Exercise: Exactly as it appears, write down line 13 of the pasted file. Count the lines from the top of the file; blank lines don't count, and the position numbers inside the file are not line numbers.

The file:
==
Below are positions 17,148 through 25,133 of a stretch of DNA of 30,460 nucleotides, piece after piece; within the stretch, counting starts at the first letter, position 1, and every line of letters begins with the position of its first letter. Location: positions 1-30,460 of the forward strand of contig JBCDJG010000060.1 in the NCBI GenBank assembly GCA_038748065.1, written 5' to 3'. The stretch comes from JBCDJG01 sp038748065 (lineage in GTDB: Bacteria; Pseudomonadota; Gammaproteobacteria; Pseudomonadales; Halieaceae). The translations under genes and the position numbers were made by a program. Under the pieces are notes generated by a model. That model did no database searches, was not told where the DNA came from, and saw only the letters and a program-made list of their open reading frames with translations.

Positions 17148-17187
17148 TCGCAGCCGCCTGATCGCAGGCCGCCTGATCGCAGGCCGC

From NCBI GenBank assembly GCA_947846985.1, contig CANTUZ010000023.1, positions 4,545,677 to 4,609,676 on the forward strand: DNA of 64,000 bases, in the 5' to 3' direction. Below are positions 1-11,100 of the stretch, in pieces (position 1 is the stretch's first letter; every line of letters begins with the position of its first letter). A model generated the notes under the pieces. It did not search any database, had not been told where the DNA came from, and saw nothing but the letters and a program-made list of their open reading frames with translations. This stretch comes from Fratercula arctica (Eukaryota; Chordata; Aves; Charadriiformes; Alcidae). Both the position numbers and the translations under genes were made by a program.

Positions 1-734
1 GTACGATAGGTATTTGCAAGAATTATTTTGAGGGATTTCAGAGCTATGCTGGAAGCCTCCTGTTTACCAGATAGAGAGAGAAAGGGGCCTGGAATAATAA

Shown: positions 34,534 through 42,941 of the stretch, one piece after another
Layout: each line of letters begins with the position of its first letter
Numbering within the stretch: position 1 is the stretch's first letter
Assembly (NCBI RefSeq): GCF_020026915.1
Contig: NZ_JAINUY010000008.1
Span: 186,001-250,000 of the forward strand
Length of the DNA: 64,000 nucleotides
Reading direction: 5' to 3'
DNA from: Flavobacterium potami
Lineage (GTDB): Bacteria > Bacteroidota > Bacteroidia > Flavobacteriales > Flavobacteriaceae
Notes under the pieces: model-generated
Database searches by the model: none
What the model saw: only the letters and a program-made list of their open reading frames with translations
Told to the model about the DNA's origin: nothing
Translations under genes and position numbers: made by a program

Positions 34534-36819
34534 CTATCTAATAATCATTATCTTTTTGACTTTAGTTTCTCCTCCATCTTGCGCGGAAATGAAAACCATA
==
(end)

Length of the DNA: 64,000 nucleotides